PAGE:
Vaping e-cigarettes are fast becoming a popular alternative to smoking traditional cigarettes. A recent study titled, “Cariogenic Potential of Sweet Flavors in Electronic-Cigarette Liquids,” examined how the different e-cigarette flavors may affect a patient’s oral health.
The Rise of Vaping E-cigarettes
E-cigarettes have various nicknames, including “e-cigs,” “vapes” and “vape pens.” E-cigarette devices come in many shapes and colors. Consumers can easily buy e-cigarettes that resemble USB flash drives, pens or regular cigarettes.
Each device has three major components: a rechargeable lithium battery, e-liquid (or flavor), and a vaporizing chamber. When activated, the lithium battery heats the flavor and makes an aerosol vapor users can inhale into their lungs. E-liquids typically contain a various mixture of propylene glycol, vegetable glycerin, nicotine, and other types of flavors which can change how the liquid tastes.
The first official e-cigarette was released in the early 2000s. Now, almost twenty years later, e-cigarettes have displaced cigarettes to become the most used tobacco product by children and young adults. According to recent data, the total number of high schoolers who used e-cigarettes in the past 30 days rose an estimated 75% in 2018. The US Food and Drug Administration reports that 81% of users under the age of 18 said they preferred to vape instead of smoke cigarettes due to the large variety of accessible flavors. Children and teenagers also gravitate towards e-cigarettes because they are easy to use and very discrete, which is helpful when they’re trying to hide the device from teachers and other adults.
Although e-cigarettes are becoming more popular, The Center for Disease Control warns that e-cigarettes may be potentially harmful to children, teens, and young adults because it contains nicotine. Nicotine is a highly toxic and addictive substance that can negatively impact the brain development of adolescents.
Besides nicotine, some e-liquids may contain cancer-causing substances and heavy metals. Meanwhile, other e-liquids have flavors that have been linked to “popcorn lung” and other serious lung diseases. The CDC also warns that e-cigarettes may be a “gateway” to other harmful vices.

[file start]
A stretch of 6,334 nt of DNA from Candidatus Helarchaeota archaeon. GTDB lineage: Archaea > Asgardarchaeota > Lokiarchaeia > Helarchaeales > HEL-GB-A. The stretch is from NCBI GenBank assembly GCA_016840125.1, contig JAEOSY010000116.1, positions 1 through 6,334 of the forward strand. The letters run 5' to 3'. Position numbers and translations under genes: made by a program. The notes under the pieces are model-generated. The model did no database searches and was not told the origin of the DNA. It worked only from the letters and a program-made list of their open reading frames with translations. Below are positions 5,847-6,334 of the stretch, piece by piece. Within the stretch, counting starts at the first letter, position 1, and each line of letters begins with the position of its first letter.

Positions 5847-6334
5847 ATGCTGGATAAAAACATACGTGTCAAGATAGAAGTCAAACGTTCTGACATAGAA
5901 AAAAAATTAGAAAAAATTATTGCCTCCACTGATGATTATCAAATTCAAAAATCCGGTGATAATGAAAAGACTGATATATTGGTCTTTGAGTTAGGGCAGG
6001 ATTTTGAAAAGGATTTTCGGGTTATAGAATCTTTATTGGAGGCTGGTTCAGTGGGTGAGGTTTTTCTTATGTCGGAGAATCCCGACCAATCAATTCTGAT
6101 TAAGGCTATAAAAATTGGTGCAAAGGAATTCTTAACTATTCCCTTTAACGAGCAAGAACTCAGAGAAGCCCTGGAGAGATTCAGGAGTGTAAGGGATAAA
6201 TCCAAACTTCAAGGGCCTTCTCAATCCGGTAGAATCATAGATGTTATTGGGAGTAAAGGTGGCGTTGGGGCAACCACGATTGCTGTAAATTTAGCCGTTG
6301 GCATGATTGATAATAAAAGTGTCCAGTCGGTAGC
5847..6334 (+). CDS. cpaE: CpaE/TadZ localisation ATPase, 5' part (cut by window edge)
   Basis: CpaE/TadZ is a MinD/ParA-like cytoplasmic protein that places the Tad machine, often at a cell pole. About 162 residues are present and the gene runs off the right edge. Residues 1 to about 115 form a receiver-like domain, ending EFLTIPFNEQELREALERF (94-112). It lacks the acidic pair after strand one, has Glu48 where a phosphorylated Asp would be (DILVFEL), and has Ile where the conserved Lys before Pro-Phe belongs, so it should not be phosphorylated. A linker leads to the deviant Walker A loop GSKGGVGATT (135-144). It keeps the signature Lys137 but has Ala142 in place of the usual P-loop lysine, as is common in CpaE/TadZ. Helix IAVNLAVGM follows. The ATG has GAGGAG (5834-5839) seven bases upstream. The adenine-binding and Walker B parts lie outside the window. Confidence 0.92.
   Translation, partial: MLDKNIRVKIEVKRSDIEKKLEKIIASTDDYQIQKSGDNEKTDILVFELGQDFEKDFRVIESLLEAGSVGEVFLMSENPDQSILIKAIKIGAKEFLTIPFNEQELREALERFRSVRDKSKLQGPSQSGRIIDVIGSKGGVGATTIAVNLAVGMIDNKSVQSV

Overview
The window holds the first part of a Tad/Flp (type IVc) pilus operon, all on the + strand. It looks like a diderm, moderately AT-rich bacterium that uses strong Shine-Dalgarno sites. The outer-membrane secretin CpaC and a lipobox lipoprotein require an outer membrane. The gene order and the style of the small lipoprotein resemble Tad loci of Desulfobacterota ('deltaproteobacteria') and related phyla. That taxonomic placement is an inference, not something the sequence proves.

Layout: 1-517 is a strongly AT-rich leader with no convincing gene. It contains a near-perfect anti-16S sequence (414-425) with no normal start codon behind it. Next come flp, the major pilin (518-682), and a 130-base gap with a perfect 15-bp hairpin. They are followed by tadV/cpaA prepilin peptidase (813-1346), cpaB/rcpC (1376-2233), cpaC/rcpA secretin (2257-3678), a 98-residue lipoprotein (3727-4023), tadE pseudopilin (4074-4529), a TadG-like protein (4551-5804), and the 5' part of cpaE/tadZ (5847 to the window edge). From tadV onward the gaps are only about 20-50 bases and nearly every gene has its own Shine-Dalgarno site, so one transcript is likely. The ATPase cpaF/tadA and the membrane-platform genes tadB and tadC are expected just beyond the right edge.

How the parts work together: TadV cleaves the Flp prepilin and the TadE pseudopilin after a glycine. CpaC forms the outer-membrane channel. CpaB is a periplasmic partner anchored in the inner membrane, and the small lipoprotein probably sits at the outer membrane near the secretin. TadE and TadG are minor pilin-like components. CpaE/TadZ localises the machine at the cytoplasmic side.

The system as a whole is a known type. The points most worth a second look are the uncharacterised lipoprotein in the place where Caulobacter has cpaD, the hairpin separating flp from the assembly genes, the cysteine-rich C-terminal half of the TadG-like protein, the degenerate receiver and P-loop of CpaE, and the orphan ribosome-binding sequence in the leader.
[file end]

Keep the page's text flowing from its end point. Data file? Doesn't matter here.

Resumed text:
The Results of the Study
Many scientists and health professionals understand the health risks associated with nicotine, but not many studies have been conducted that examine the effects of vaping or smoking e-cigarettes on a patient’s oral health.
A new research study published in the journal PloS One discovered the continual use of e-cigarettes might increase a patient’s chances of developing dental caries in the future. The lead researcher, Jeffrey J. Kim, DDS, Ph.D., said he decided to conduct the study because he was curious about how the aerosols from e-cigarettes would affect a person’s teeth. Dr. Kim performed the experiment at the Volpe Research Center in Maryland with a grant from the American Dental Association Foundation.
The researchers systematically evaluated e-cigarette aerosols over time and discovered certain types of sweet e-liquid flavors increased the likelihood of a patient developing caries by promoting the growth and adhesion of Streptococcus mutans to the surface of the tooth. Ultimately, Dr. Kim discovered that e-cigarette flavors reacted with the oral cavity in a manner very similar to candy or highly acidic drinks.
The study found that e-cigarettes can increase the chances of children, teenagers, and young adults forming dental caries. Since the youth is the fastest growing population to use e-cigarettes, this may negatively impact their oral health during their formative years. Dr. Kim would like to conduct more studies to further examine the health effects of vaping and its implications on oral health. Meanwhile, dental hygienists should warn younger patients against the potential risks of vaping.